My sinker had just settled on the bottom when all of a sudden Brett’s rachet howled. The fish just seemed to keep going and going. After about 20 seconds of this running, Brett and I started to get a little worried as the level of line on his reel indicated that he did not have much line to play with. We agreed that Brett should just strike it anyway and hopefully hook it.
Brett struck it that hard that I was sure all he would wind back in would be a pair of snapper lips. However, it seemed to do the trick and Brett was hooked into his first big snapper.
His fish was a long way out – probably 125 to 150 metres – so he had a long battle ahead of him. After ten to fifteen minutes his fish was quite tired and was soon lying on its side next to the boat. A quick gaff shot saw it on the deck.
The fish was hooked quite deeply and Brett wanted his hook back so he did the unthinkable and put his hand in the snapper’s mouth only to have his thumb crunched by a pair of shell-crushing jaws. He bellowed a number of four lettered words as we pried the fish’s mouth apart and released his now bruised and bleeding thumb. Now that’s what I call learning the hard way!
I passed Brett a can of beer (to act as a temporary painkiller) and bandaged up his thumb. It seemed to work and we were back to business. Marlborough Sounds Cruises – Charter Boats – Fishing Trips – Eco Tours
About an hour before high tide the action really started to heat up. We were getting double, and at one stage triple strikes. A lot of the time we would lose the fish halfway through the fight. The fish obviously had not swallowed the bait and were just holding it in their mouths.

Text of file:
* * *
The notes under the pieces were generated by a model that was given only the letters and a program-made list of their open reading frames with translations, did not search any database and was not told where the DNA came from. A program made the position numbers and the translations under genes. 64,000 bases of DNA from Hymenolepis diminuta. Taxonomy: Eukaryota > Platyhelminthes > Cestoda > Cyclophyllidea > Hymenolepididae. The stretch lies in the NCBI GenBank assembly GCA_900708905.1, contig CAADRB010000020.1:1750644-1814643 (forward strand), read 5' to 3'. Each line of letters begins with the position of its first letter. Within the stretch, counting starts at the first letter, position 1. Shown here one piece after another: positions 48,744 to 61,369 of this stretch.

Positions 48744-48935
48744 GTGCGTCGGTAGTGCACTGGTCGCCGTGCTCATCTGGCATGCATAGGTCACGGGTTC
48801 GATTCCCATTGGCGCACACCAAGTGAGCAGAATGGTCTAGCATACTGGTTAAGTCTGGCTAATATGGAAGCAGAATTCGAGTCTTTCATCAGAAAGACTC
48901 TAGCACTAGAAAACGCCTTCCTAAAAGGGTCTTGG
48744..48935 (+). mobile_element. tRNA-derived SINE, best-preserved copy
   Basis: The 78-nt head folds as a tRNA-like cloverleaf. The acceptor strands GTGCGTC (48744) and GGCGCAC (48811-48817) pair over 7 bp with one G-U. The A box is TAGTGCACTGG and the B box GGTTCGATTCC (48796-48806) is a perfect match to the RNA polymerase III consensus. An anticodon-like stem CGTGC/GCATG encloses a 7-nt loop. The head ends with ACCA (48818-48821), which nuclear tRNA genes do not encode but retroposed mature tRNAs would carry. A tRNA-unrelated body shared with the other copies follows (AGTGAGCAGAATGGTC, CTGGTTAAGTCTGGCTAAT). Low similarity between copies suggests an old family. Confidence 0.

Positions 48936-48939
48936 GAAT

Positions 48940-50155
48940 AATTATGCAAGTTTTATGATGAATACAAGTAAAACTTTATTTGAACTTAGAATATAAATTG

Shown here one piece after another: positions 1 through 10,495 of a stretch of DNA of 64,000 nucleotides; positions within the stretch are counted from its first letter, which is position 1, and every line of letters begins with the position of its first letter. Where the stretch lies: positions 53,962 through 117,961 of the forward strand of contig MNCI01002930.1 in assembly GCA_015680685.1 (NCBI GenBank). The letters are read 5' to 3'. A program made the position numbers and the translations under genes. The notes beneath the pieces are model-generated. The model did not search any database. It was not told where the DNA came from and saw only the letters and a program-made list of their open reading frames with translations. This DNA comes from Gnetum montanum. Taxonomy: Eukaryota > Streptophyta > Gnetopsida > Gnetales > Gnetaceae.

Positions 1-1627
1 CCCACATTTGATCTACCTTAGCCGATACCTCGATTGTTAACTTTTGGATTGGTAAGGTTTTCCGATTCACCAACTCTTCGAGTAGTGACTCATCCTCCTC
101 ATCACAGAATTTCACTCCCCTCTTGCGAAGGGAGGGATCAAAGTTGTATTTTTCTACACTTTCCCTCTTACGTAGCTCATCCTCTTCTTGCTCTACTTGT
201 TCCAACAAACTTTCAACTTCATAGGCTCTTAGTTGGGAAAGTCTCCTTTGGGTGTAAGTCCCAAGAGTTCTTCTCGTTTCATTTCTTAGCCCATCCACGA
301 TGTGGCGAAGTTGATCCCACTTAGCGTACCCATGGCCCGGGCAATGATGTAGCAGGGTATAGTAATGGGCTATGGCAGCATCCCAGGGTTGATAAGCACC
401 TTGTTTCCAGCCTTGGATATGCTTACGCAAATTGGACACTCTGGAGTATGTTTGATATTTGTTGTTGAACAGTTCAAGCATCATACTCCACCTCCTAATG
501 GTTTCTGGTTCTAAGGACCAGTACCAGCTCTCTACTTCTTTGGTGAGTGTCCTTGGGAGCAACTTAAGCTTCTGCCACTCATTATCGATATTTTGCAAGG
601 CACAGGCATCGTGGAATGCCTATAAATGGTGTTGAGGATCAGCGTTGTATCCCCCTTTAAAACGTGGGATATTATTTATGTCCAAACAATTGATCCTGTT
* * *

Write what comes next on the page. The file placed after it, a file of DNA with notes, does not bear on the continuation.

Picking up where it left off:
Right on high tide, I had a real screamer take my bait and I burnt my thumb as I tried to keep it on the spool to stop it from overrunning. I did not bother to wait for this ﬁsh to stop and swallow the bait as I figured it had already swallowed it because it was running so hard. I struck it and was surprised to see it taking the line off the reel in gear as though it were in free-spool.
The old knees turned to jelly as I thought this could be one of the big magical twenty-pound Pelorus Sound snapper.
I played this fish very coolly by allowing it to run when it wanted to and by not applying too much pressure on it. Its head shaking and thumping was that of a really big snapper.
It had one big last-ditch run and arched out wide of the boat and just kept on going. I decided to tweak the drag up a bit and it slowed down against the pressure. It soon proved to be too much for it and it began to come to the boat without much resistance. Through the murk of the Pelorus Sound came a large glint of red. As the snapper splashed on the surface we could see that it was not the twenty pounder we thought it was but a fish of about fifteen pounds that had fought like a demon for its freedom.
It was brought on board and killed quickly with a Phillips screwdriver down through the head. We have found killing them this way markedly improves the eating quality of the fish.
The bite went off after that fish and after losing one more we decided to call it a day and turn to the women and proudly show off what they had missed out on.